Genetic traces of the coronavirus are believed to be almost as important in people infected with COVID-19, whether or not they are suffering from the symptoms of the disease, according to a South Korean study.
Scientists at Soonchunhyang University in Seoul analyzed data from 303 patients infected with COVID-19 who stayed during the month of March in a temporary isolation center established on the outskirts of the South Korean capital.
During their isolation, 89 people (29.4%) never developed symptoms – although they were diagnosed with COVID-19 positive – and therefore fall into the “asymptomatic” group.
In addition, 21 people (6.9%) showed no symptoms when they arrived at the center, but developed them later. They were therefore presymptomatic.
All other individuals had symptoms upon arrival.
The patients were generally young adults with no other health problem. All were tested periodically on the nose, throat and saliva to check for the presence of the virus.
The most astonishing result is that the viral load of asymptomatic patients was “similar” to that of symptomatic patients. The study appeared this week in the journal JAMA Internal Medicine. Another interesting fact: asymptomatic people healed slightly faster than others, receiving a negative first result on average on day 17 of their isolation, compared to days 19 or 20 for those with symptoms.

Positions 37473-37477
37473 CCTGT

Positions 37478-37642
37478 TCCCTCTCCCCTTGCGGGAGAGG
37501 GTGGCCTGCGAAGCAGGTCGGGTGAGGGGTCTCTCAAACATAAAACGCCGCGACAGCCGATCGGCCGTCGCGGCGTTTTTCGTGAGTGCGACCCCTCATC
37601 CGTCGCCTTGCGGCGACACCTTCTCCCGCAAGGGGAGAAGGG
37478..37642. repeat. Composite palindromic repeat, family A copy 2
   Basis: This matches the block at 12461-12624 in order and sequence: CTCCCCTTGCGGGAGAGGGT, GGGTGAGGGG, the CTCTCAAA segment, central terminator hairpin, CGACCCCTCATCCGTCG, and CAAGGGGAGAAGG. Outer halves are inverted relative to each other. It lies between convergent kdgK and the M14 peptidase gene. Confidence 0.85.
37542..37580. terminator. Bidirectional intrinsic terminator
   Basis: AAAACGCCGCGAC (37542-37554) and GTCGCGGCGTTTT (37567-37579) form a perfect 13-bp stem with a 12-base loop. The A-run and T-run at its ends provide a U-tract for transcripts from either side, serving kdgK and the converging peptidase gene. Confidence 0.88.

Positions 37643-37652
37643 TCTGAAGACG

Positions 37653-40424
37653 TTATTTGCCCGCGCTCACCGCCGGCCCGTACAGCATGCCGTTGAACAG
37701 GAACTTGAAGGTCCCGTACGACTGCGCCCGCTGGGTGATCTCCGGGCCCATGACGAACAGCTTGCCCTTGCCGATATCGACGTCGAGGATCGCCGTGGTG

The researchers characterize the viral load found in infected and asymptomatic people “high”, suggesting that they “could be a key factor in the spread in the community”.
However, they acknowledge that their study “was not designed to determine” and therefore do not provide a definitive answer to this question.
Indeed, the scientists were not able to do the data collection themselves, but instead analyzed the results of 1886 tests that were requested by the medical staff who were at the bedside of the 303 patients. They were therefore not able to verify whether the genetic material of the virus that was detected was infectious or not, since the method used detects the virus regardless of whether it is alive or dead.
Wider epidemiological and experimental studies will be needed to establish with certainty the risk of contagion posed by asymptomatic people, the researchers write.
According to them, a precautionary principle should apply and intensive screening of the population and contact tracing should be encouraged to help trace and isolate silent carriers of COVID-19.